Wilfredo: Right! Yeah, so the one thing that I was thinking about as you were saying all of these wonderful things was the way, the strategies that we can deploy to undo, or at least mess with—I was going to say the F-word, but let's, PG 13 podcast— to mess with these oppressive systems that are inherently ableist. And one of the things that I have been trying to do a lot with my class during, COVID, COVID university, Zoom university is to be way more flexible with my students and to let them know, like, these accommodations are for all of us. Like nobody needs to disclose to me anything that they don't want to in this semester; we all have different things going on with our families. Folks are getting sick. There's things that we have to deal with, like limited technology, bad wifi. So you don't have to disclose anything to me, I'm making it so that the course is as expansive as possible and flexible as possible so that way you can succeed. That means rolling deadlines. That means, unlimited extensions. Like that means whatever you think it means. And we, we, I try to talk with my students about like, capitalism is evil, not evil. I don't say to that because they're going to be like, “Oh my God!” But like capitalism is really kind of a, a rigid structure that hinders all of our lives and really deadlines are just kind of endemic to capitalist structures. So I try to make all that apparent to my students. I was wondering if you could tell us a little bit about teaching and how you approach that?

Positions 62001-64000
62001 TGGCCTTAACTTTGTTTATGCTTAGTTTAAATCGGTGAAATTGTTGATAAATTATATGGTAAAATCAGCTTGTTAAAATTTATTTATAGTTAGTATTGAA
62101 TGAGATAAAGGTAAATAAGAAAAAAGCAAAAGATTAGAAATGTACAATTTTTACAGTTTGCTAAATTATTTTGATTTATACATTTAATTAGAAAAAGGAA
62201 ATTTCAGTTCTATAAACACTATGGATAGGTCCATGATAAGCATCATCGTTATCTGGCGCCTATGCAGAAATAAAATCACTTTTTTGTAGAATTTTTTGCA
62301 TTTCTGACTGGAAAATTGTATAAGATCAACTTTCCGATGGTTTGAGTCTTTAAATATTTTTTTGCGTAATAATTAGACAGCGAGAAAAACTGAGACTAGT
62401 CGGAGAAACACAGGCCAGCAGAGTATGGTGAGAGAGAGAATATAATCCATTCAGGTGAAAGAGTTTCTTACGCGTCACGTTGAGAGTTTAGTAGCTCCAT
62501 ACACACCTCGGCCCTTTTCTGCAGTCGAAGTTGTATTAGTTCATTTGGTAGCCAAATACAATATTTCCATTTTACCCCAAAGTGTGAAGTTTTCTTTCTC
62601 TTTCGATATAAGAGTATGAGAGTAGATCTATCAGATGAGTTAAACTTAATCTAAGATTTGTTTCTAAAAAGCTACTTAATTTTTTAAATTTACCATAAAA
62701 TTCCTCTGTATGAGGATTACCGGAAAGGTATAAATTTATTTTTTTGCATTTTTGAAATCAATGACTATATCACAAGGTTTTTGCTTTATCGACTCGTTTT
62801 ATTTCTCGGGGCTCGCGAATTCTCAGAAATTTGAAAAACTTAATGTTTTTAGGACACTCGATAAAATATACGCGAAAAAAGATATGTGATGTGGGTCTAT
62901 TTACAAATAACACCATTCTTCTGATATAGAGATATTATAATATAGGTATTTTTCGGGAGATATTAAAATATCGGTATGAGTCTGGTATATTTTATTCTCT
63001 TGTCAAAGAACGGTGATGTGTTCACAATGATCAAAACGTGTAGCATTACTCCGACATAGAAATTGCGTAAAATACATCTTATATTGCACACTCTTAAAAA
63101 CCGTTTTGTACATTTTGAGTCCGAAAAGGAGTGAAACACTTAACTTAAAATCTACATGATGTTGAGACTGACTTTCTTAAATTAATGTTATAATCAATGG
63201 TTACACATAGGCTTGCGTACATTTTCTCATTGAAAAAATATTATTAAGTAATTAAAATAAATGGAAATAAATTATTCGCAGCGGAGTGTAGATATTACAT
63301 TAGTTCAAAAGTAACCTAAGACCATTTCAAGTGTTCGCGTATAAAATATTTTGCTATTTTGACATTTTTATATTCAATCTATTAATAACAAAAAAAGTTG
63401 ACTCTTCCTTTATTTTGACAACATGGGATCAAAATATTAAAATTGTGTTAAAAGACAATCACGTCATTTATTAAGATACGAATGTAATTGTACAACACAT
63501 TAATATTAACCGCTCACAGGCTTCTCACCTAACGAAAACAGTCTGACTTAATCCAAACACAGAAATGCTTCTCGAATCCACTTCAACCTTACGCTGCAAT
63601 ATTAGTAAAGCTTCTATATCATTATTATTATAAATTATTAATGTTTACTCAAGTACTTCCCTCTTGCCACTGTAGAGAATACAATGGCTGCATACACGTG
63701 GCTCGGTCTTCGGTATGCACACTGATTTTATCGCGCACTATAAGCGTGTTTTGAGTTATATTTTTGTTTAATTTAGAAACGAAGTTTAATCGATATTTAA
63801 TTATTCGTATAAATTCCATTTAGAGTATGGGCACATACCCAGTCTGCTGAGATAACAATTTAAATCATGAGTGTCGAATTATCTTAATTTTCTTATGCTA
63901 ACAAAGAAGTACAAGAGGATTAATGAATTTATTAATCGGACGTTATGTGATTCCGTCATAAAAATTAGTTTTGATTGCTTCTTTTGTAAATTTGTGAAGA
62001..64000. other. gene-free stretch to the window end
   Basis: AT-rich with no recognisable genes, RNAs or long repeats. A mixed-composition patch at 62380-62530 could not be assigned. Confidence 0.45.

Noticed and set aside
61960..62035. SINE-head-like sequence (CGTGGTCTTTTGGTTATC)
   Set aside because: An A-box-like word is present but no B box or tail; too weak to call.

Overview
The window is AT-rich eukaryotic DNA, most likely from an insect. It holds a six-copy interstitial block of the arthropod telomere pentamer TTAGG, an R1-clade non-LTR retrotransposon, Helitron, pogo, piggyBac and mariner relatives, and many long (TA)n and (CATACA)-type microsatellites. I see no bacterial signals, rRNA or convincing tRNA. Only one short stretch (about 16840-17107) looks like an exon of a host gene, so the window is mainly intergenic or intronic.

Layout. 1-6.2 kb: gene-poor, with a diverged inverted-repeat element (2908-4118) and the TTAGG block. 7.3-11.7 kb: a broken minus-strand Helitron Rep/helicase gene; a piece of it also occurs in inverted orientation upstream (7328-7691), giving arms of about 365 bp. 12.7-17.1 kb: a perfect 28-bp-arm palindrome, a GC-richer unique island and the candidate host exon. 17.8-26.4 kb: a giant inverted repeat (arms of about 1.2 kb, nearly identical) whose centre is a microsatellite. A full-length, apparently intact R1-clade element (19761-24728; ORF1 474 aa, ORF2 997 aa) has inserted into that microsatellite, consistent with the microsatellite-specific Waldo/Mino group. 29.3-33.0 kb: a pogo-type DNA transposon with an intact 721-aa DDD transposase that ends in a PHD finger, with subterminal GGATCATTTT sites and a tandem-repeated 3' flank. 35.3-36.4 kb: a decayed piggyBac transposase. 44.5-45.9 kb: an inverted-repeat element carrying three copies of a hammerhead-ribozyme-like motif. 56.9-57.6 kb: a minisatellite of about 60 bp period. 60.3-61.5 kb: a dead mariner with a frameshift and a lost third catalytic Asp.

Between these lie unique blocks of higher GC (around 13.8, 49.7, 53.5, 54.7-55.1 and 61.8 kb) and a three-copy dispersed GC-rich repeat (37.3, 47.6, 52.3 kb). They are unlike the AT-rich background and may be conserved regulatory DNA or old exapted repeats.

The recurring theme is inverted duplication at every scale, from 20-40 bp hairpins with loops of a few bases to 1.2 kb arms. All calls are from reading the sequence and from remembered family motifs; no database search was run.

M: Yeah, so there's there's a couple of things. Just about my general teaching philosophy. So I'm actually giving a presentation at the 4Cs Conference (College Composition and Communications) which is next month, or it's coming up in a couple of weeks, on the establishment of an accommodating teacherly ethos. So a really big part of that I think is empathy. So even if we aren't able to understand exactly what our students are going through, because we can't, you know, all of their situations are, are individual and unique and deserve respect. I think it really is about giving students the benefit of the doubt and, you know, I rarely thought right now I'm teaching, I'm teaching public and oral communications. So, and then when the pandemic started, I was teaching first-year composition. So you know, when the pandemic started, even from the start, I had a philosophy, I was like, listen, I, anyone asks me for a deadline extension. Yeah. I'm probably going to give it. You know, I, I kind of have a philosophy that, of course, you know, there needs to be boundaries within the classroom, but you know, this—I tell my students at the beginning of the semester, both in the fall and in the spring, we're all in this together. This is a difficult time. So please. You know, please contact me, please, let me know. If you are, you know, if you are dealing with if you are dealing with anything, you know, I'm here to kind of help. So that is in terms of my teaching philosophy in general. I have always, especially as a disabled student, I, you know, I try to kind of extend—use empathy as a sort of extension of self—looking at how I have been, you know, how I have been discriminated against in the classroom. And I never want any student ever to feel that way. And so I want to extend that kind of generosity and empathy in my teaching.